There’s a line at the end of the lyrics of the Ann Miller and Stephen Sondheim song, “I’m Still Here”, which goes – at least I was there. And that’s exactly how I felt at a party in Covent Garden for my good friend Simon, who turned sixty last week.
Age, they say, is just a number. I have absolutely no hang ups about getting older. I apply face cream with hopeful gusto and suck in my stomach whenever I look sideways in a mirror. In my opinion birthdays are for celebrating, especially ones with a big fat zero at the end of them. However, after a few glasses of Champagne on Sunday night there were moments of, not so quiet, reflection.
“What, if anything, do you wish you could say to your teenage self?” asked Simon.
It took a lot of effort on my part to try to remember what it was like to be a teenager. It seemed such a long time ago. I had a hazy recollection of strange haircuts, even more questionable fashion, and, perhaps more importantly, no internet gay porn. I guess we were more improvisational in those days. I tried to think of something profound to say.
“You know I remember you had great hair and a terrific sense of fashion,” said Simon. “We were all envious of you.” I wondered if he was confusing me with someone else more fabulous who was also called Jean-Paul.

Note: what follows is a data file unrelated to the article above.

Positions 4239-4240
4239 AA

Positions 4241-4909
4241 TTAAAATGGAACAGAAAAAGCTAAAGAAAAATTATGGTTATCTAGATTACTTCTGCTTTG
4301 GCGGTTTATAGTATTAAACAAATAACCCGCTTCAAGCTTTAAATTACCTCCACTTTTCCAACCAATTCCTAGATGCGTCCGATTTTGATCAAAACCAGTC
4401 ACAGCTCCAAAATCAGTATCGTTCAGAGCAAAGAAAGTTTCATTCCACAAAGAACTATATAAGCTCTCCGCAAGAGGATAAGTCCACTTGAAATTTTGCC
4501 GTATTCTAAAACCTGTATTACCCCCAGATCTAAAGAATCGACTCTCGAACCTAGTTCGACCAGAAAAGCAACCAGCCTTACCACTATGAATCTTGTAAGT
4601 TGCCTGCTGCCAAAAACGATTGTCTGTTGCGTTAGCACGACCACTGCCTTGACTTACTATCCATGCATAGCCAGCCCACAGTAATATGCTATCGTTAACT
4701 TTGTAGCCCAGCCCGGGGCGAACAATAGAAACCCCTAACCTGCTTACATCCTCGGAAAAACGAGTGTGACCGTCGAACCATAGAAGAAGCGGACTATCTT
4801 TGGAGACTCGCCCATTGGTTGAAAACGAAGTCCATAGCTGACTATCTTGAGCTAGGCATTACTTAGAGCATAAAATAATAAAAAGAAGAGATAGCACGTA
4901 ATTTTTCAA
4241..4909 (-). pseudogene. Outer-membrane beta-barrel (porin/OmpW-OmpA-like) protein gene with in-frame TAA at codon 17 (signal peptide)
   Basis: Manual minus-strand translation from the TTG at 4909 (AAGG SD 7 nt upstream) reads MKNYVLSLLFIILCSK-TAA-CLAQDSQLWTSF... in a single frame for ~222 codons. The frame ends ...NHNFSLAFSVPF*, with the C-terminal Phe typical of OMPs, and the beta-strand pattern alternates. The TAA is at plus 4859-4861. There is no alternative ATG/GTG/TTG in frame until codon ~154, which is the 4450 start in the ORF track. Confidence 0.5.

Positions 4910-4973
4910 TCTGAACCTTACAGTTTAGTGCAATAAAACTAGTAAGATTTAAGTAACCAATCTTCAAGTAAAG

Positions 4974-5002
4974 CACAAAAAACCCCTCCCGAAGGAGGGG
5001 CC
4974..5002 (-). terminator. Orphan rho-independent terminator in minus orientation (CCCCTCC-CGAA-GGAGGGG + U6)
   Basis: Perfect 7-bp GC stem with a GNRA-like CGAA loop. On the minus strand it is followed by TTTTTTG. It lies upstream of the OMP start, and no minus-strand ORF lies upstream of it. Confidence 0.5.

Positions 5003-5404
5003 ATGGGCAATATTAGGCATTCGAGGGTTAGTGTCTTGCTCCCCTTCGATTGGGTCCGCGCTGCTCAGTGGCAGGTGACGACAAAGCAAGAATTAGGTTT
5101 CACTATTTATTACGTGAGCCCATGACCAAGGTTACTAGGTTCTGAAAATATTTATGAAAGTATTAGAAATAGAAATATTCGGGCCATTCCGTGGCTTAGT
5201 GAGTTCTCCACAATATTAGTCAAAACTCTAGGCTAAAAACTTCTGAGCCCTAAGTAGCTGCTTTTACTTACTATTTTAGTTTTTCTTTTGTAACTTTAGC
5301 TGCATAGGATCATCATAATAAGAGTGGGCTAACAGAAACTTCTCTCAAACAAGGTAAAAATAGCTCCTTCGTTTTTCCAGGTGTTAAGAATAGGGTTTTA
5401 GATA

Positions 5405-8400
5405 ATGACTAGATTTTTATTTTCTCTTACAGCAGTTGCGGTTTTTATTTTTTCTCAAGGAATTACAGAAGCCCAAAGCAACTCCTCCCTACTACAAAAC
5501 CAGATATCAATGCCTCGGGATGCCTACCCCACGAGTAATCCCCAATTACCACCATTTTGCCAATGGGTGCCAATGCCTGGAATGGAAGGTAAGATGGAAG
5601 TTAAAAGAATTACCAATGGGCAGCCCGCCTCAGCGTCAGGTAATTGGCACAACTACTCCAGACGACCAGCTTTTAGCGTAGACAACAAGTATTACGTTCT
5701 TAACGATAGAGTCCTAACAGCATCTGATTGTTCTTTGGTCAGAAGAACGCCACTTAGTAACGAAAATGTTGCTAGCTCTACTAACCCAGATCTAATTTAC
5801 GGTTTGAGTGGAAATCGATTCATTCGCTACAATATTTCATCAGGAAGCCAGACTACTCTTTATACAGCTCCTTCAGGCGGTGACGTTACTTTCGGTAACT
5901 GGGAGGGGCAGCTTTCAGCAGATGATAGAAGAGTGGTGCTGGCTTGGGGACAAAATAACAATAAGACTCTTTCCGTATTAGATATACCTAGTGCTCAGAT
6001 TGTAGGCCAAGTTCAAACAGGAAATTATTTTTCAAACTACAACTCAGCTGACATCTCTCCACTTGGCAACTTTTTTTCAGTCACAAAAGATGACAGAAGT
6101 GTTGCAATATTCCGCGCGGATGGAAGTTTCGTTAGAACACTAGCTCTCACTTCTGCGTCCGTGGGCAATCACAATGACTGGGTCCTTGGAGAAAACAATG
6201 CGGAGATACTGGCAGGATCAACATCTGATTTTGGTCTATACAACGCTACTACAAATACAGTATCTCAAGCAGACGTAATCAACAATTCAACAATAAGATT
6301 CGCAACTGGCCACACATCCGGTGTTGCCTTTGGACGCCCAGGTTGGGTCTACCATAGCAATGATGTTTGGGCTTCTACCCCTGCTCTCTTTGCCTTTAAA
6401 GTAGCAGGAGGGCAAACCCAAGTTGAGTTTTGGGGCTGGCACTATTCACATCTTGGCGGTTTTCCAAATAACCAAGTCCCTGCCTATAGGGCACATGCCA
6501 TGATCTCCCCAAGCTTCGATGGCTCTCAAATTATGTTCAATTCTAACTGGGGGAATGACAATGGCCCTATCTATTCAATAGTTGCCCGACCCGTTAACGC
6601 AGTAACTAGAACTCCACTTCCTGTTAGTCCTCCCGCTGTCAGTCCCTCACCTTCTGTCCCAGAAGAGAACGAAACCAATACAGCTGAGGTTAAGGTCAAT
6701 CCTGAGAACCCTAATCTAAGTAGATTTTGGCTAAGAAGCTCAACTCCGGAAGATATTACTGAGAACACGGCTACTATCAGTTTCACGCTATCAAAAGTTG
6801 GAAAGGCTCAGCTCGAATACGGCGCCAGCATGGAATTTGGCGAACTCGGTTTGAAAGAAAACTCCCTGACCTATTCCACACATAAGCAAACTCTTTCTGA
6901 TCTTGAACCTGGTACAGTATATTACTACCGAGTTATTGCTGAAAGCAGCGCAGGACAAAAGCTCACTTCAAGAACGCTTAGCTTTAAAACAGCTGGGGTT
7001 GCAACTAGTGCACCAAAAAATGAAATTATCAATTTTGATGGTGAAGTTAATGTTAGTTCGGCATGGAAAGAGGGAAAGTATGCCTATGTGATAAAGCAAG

“You know, Jean-Paul,” said Simon emptying another glass, which made me realise he wasn’t confusing me with anyone else more fabulous called Jean-Paul, “back then you behaved like nobody else I knew. Particularly that time you back flipped over the bar at The Hippodrome nightclub in Leicester Square.”
I do remember that night. It was New Year’s Eve. I was sixteen, pretending to be eighteen. I thought I was invincible. I was certainly flexible. I was dating a guy who called himself Bruno who was ten years older than me and was a quantity surveyor from Essex which, even then, seemed inexplicable. But he had a great car and bought me lots of alcohol. I could have broken a leg leaping from that bar, but Simon cushioned my fall. I guess that’s what true friends are for. I don’t think I was singing at the time.
“And now…” said Simon. The three dots of that sentence were audible with the melancholic air of someone who most definitely wasn’t teenage.
“Three cheers and damn it, c’est la vie!” I said.
Judging by our behaviour on Sunday I’m not sure Simon or I have learnt much since we were teenagers. But, hey, at least we were there.